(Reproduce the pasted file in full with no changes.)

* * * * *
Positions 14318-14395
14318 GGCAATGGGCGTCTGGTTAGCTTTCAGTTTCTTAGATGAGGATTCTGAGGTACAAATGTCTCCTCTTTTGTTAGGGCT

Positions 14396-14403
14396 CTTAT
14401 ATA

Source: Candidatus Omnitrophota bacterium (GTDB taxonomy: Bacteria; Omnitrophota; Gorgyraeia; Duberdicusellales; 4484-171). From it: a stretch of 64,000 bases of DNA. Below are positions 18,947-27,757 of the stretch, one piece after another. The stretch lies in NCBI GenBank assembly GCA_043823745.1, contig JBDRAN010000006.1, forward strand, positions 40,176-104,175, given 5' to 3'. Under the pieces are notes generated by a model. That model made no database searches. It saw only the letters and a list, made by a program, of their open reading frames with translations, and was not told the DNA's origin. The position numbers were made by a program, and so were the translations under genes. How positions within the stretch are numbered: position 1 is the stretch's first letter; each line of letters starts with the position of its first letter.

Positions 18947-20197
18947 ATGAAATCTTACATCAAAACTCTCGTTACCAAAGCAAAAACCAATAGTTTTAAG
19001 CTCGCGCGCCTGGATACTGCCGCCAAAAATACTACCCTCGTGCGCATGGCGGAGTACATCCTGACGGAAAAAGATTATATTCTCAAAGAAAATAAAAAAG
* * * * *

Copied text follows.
Positions 14318-14395
14318 GGCAATGGGCGTCTGGTTAGCTTTCAGTTTCTTAGATGAGGATTCTGAGGTACAAATGTCTCCTCTTTTGTTAGGGCT

Positions 14396-14403
14396 CTTAT
14401 ATA

Source: Candidatus Omnitrophota bacterium (GTDB taxonomy: Bacteria; Omnitrophota; Gorgyraeia; Duberdicusellales; 4484-171). From it: a stretch of 64,000 bases of DNA. Below are positions 18,947-27,757 of the stretch, one piece after another. The stretch lies in NCBI GenBank assembly GCA_043823745.1, contig JBDRAN010000006.1, forward strand, positions 40,176-104,175, given 5' to 3'. Under the pieces are notes generated by a model. That model made no database searches. It saw only the letters and a list, made by a program, of their open reading frames with translations, and was not told the DNA's origin. The position numbers were made by a program, and so were the translations under genes. How positions within the stretch are numbered: position 1 is the stretch's first letter; each line of letters starts with the position of its first letter.

Positions 18947-20197
18947 ATGAAATCTTACATCAAAACTCTCGTTACCAAAGCAAAAACCAATAGTTTTAAG
19001 CTCGCGCGCCTGGATACTGCCGCCAAAAATACTACCCTCGTGCGCATGGCGGAGTACATCCTGACGGAAAAAGATTATATTCTCAAAGAAAATAAAAAAG